Los Angeles, California
Produced and recorded by Nite Jewel and Cole M Greif-Niell // mastered by Pete Layman at Infrasonic Sound
The album begins with a kooky feel and a danceable groove, “Another Horizon” starts the adventure off with a light-hearted step. Here the “chorus” is fanciful and playful vocalizations and not “lyrics.” Some of these synthesizer pre-sets will remind listeners of the 80s. The gentle grooves and hooks will remind others of Zero 7 but the harmonies are organic, sexy and certainly justifiably unique.
“White Lies” repeats an eerie lyric informing us that the future is full of bright lights, but contains many white lies. Perhaps a comment on overconsumption and the denial those of us in the Western world must maintain in order to enjoy our opulence? Its a familiar science fiction message- but now in a cheerful, head bobbing new medium.
“Forget You and I” has some of the most gorgeous vocal performances on the disc, with an ocean of sound underneath, minimal percussion, twinkling synthesizers, and a melody that reminds me of Enya’s catchiest stuff.
In “Am I Real?” I picture a chorus of androids chanting the title, and imagine a scene that could be in novel from Phillup K. Dick. This song is the most organic and “live” sounding of the whole album, with guitar solos and an snappy electric bass performance, which would certainly let it rest comfortably in a mixtape alongside songs from Feist.
Produced by Benjamin Curtis
Vagrant Records/Ghostly International.
Somewhere West of Eurythmics and Stereolab and East of Asobi Seksu and Blonde Redhead, there is school; a school of harmonies, angelic voices, shoe gazing, heavy beats, chiming guitars, skittery synths, and etheric moods. The School of Seven Bells brings us their sophomore album: Disconnect from Desire.
“Windstorm” is a great start, these repetitive synth howls succeed in putting the listener into a pleasant trance. Chugging guitars from Benjamin Curtis ( of Secret Machines) drive the pieces forward.
The voices of Alejandra and Claudia Deheza blend to perfection on each track. “Dust Devil'”s arpeggiated blips and cheesy drum fills allow us an 80s nostalgia moment. “You don’t have to be cool” Alejandra repeats, and eases us into her lounge, full of comfortable pillows of sound. “There are so many things I wish I could say to you in a way that you’d understand,” she sings on ILU. Her lyrics are always genuine and compassionate.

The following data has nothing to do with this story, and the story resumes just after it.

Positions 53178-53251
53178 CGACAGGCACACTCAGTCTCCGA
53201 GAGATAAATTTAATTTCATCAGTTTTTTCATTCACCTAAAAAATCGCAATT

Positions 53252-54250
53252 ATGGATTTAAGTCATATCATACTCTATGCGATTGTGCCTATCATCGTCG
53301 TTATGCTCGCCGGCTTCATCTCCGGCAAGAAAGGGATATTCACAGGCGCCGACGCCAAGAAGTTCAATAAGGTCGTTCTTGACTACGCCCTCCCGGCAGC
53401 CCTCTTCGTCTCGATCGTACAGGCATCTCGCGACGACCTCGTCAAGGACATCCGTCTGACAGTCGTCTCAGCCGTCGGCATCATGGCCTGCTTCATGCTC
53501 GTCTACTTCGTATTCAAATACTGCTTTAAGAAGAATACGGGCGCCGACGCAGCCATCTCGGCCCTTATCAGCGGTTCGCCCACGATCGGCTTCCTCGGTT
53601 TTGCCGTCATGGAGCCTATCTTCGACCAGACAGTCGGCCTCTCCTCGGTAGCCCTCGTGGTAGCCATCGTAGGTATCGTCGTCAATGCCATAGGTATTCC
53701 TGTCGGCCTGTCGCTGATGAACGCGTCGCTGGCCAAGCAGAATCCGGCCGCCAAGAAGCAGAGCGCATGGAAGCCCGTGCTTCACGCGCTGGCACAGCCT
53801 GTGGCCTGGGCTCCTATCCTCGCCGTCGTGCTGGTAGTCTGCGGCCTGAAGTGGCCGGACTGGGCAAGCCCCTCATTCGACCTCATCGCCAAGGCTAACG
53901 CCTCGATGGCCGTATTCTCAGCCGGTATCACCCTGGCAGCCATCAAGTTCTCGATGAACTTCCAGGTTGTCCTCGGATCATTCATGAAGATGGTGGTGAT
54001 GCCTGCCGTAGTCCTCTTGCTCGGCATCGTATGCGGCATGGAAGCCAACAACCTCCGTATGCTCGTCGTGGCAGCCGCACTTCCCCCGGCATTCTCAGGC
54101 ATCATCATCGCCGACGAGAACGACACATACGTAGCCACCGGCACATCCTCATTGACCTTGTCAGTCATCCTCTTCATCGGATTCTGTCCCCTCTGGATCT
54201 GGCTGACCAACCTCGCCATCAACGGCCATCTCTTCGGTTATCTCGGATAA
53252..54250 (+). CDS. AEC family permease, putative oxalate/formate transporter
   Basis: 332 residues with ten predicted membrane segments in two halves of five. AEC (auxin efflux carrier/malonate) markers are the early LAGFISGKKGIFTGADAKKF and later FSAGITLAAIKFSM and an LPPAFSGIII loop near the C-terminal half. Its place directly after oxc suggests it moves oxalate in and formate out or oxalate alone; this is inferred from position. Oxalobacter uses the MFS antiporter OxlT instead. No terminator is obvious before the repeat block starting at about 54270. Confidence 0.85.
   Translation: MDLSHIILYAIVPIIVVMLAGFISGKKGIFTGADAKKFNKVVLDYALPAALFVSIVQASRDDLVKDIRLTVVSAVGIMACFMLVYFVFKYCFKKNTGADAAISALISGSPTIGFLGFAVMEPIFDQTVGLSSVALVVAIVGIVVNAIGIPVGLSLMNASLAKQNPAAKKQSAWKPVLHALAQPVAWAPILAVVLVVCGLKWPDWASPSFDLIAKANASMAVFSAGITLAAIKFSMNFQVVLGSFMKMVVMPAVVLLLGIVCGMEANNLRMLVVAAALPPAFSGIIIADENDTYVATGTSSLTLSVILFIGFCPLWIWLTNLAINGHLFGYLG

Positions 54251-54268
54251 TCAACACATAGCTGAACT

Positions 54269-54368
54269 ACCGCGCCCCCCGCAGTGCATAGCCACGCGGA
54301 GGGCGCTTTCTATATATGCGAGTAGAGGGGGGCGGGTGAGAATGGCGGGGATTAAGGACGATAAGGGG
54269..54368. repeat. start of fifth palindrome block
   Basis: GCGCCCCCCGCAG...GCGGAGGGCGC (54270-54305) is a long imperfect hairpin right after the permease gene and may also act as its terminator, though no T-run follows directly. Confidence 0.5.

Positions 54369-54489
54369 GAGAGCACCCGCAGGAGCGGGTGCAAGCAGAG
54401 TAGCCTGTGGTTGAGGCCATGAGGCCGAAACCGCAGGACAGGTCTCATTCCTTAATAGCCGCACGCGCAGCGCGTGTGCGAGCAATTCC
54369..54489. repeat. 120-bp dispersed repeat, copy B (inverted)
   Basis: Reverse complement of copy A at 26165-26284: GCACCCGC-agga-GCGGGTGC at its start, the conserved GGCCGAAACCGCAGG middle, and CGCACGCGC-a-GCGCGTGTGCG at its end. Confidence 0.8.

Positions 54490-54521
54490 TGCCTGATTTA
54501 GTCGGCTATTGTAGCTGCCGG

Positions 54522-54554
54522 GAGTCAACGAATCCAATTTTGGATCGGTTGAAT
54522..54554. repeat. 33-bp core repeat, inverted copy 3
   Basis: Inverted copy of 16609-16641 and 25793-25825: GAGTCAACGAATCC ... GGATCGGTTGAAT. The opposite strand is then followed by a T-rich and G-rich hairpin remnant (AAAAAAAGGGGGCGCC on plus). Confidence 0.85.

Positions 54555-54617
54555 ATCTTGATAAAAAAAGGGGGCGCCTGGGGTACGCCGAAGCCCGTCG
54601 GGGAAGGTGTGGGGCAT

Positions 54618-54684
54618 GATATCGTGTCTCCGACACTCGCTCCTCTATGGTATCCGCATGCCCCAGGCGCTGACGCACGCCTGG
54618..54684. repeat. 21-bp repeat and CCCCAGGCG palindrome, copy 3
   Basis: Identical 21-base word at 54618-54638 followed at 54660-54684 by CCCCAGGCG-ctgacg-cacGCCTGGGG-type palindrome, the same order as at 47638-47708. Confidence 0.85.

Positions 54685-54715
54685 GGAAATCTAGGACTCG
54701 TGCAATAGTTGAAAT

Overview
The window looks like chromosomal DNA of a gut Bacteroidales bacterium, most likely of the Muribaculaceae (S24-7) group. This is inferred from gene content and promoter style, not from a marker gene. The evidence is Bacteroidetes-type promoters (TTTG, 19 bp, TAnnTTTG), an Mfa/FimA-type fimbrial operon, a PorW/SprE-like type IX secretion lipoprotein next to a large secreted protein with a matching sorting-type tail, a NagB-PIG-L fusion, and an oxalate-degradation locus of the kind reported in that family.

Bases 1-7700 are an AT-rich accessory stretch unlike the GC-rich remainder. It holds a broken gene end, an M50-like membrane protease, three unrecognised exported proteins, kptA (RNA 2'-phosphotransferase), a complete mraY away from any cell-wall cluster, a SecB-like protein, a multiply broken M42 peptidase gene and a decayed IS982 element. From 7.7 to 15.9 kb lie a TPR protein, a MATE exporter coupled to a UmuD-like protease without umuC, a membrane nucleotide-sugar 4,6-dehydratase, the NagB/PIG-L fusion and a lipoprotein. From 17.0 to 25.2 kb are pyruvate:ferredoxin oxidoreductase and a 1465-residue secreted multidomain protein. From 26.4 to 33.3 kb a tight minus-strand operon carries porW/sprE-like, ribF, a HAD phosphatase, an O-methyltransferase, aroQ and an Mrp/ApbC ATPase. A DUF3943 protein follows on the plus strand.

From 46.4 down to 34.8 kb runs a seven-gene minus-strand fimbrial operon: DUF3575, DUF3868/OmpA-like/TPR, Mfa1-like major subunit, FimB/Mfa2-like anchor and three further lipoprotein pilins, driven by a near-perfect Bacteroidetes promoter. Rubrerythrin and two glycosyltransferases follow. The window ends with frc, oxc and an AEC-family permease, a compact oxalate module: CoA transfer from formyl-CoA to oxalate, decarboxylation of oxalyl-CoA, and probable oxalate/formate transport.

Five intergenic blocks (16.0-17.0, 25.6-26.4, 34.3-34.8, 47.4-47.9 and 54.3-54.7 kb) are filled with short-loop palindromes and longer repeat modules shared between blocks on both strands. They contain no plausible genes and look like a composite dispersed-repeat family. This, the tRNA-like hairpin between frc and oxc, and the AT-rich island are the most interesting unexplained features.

The mood is consistent throughout, this album should be listened to as a whole, there isn’t a stand out track that seems more “poppy” or accessible than the others.
photos by Sarah Sadler
NetherFreinds (Chicago, Il)
Cabin Party // Fairbanks, AK // September 17, 2010)
Shawn Rosenblatt charmed us all with a wry smile, mutton sideburns and a dozen catchy, friendly songs filled with smarmy lyrics and happy guitar riffs. He sings into a delay pedal, and does his own back up vocals through clever manipulation of a looping pedal. His compositions were grounded by an enthralling drum performance from Scott Westrick.
He kicked things off with “Really “that has a fanciful la la chorus, and fun latin rhythms. On “Stop Smoking A$$hole, Cigarettes” he cooed “I can jump out of airplanes too, but I’m not going to get you drunk and take advantage of you.” Its a love song, though a weird one.
“Friends with Lofts” was a fun psychedelic song, “I played at my friends loft, we forgot the band’s name by the end of it all.” He criticizes and sings about the indie band cliches with lyrics that make me smile.
Shawn is on a tour where he hopes to visit each of the 50 states and record a song in each of them. When he announced that he would be playing his last song, a cheerful crowd member suggested a ‘worm pit,” and people began writhing on the floor. We just wanted to show you how we do it in Alaska, Shawn, here’s hoping a bit of your Alaskan experience ends up in your future songs. Thanks for sharing your joyful music with us.
I made these drawings when they played with a keyboard player, Chris, at Pianos in Manhattan.
Check out his blog here: